Entrepreneurs are often great at creating new ideas. It’s one of the things we do best. And it can become addictive. New ideas give us creative energy and fill us with optimism. We feel like we are on a high – buzzing.
On the other hand, executing on our ideas seems kind of boring. The sheer amount of stuff that needs to be done can seem overwhelming and it feels like (and is) a lot of hard work. We can feel like all our energy is gone, or even feel down, uncertain or depressed. Procrastination sets in.
When we are in the idea creation phase of a new venture, we need our brains to be coming up with new ideas. However, once we have selected an idea and begun to execute we must beware of distractions that come dressed as opportunities.
The new idea is a common reaction to the negative aspects of execution. We can unconsciously create new ideas to avoid the hard work in front of us. The new idea is a distraction which quickly takes us back to the highs, optimism and possibilities which make us feel so great. Then we spend out energy on pursuing it rather than pushing through the negative patch and taking our principal venture on to the next stage.
Unfortunately, unless we recognise this trap, we can spend years swinging from idea to idea and never actually bring anything to fruition or achieve anything.
Which is a shame. Because taking a venture through the execution phase to its fulfilment is ultimately more rewarding than any exciting new idea.
Related Article: Why Productive Procrastination Can Be Beneficial
Action To Figure Out New Ideas
Recognise which stage of your venture you are in:
If you don’t have an idea yet – go for it. Create as many shiny new ideas as you can and pick one to implement.
Once you have made a decision to execute, these ideas may help you push through the trough:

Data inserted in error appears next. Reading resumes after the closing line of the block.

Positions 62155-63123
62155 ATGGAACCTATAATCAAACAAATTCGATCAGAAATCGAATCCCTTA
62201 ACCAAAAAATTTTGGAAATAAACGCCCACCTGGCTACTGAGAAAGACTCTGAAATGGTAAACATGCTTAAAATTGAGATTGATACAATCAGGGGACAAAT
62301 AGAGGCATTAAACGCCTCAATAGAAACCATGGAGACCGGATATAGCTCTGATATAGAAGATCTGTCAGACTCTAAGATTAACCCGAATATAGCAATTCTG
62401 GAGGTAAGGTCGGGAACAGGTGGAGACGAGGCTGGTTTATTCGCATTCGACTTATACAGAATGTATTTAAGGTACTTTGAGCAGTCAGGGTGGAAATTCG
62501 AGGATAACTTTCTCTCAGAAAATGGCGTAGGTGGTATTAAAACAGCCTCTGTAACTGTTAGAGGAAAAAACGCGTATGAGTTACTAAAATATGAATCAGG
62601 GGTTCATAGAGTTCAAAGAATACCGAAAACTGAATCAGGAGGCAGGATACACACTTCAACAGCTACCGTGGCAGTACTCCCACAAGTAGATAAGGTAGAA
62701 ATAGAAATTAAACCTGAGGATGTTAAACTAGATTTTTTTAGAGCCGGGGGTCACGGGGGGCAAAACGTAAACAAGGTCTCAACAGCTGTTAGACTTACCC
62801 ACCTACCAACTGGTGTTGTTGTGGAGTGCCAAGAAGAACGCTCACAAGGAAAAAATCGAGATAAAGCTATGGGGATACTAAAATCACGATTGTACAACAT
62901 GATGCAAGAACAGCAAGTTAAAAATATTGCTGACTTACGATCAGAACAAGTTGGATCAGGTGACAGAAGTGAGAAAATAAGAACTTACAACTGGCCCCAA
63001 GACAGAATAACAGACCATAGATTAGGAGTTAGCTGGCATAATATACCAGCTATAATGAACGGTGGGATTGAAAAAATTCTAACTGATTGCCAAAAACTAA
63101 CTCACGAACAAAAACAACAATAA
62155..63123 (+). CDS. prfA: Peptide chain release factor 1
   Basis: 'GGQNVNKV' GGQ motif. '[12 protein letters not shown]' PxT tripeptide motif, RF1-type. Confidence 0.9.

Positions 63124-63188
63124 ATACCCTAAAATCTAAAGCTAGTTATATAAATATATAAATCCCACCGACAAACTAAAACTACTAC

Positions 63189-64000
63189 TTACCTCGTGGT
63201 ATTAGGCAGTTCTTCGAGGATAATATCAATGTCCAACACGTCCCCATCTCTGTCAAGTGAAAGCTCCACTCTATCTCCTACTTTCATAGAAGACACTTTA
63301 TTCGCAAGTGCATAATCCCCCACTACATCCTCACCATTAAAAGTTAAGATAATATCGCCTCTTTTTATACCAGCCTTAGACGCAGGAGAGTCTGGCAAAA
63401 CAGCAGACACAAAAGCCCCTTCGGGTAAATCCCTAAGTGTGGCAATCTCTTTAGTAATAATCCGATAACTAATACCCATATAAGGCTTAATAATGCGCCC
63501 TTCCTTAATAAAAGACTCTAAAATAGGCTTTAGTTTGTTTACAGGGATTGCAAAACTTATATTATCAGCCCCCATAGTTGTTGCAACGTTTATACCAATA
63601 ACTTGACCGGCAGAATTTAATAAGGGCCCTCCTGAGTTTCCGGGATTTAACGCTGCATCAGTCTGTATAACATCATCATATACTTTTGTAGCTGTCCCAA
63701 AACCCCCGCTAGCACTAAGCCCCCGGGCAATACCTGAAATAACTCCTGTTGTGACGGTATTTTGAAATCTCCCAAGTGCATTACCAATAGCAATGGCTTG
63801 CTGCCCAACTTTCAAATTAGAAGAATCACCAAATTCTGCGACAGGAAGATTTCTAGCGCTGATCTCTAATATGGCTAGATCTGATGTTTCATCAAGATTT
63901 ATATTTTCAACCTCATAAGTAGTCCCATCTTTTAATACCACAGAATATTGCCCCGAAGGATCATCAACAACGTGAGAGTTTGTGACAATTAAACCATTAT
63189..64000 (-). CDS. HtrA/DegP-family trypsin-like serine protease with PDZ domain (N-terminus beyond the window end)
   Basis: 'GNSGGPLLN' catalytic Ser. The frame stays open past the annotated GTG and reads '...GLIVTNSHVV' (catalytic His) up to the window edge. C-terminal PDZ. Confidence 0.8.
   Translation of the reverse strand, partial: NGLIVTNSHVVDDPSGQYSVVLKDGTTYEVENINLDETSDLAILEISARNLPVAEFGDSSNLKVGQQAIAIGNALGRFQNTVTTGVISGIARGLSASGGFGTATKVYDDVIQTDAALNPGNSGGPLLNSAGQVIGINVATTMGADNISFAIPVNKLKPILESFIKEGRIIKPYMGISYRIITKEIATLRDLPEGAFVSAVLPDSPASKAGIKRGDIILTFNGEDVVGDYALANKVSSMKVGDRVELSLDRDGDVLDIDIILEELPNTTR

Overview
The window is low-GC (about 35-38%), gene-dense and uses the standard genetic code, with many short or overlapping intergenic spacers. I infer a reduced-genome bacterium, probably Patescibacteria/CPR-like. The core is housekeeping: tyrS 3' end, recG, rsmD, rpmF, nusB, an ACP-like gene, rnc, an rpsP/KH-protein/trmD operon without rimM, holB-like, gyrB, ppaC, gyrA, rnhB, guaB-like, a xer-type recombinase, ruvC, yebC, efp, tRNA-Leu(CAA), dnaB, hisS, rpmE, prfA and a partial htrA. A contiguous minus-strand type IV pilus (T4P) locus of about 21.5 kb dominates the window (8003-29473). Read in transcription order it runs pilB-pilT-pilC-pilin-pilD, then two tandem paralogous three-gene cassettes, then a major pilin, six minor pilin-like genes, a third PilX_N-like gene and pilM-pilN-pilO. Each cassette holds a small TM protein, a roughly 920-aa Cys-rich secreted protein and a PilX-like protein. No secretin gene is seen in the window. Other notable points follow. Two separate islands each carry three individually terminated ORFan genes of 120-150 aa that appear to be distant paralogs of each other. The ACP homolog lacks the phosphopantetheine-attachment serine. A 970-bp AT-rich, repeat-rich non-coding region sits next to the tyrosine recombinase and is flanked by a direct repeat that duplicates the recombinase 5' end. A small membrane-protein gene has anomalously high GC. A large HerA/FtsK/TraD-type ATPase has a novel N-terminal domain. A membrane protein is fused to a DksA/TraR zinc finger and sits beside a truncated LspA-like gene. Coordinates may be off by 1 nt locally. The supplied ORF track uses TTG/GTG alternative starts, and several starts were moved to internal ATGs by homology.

- Commit to execution, realise you will hit a trough and be prepared to work your way through it.
- As soon as you have committed to execute: take quick action (while minimising your risk). This will show you whether you are on the right path or not.
- Write down your ultimate purpose in starting the venture. Keep it in a place where you can find it and review it regularly. This sense of purpose will pull you through the rough times.
- Don’t quit a project in a trough unless you have incontrovertible evidence that the idea will not fly and have talked the decision over with mentors or other supportive people.
The project plateau diagram is taken from Scott Belsky’s book, Making Ideas Happen. I’d highly recommend reading it.
Harnessing Entrepreneurial Manic-Depression: Making the Rollercoaster Work for You – This post by Cameron Herold, on Tim Ferris’ blog describes the cycle entrepreneurs go through and the feelings that accompany it. It also has some suggestions of actions you should and should not take at various stages of the cycle. (Take these with a grain of salt.)
How new ideas almost killed our startup – This post by Vincent Vacanti describes how pursuing new ideas was a serious distraction to building his startup, Yipit.
About The Author
Susan Jones is the founder of ReadySetStartup.com, helping aspiring entrepreneurs develop both the strategy and psychology to create winning businesses. She lectures in Entrepreneurship at Swinburne University and is passionate about empowering women entrepreneurs. You can grab a copy of her free Startup Blueprint: 5 Steps to Launching your 6 figure business.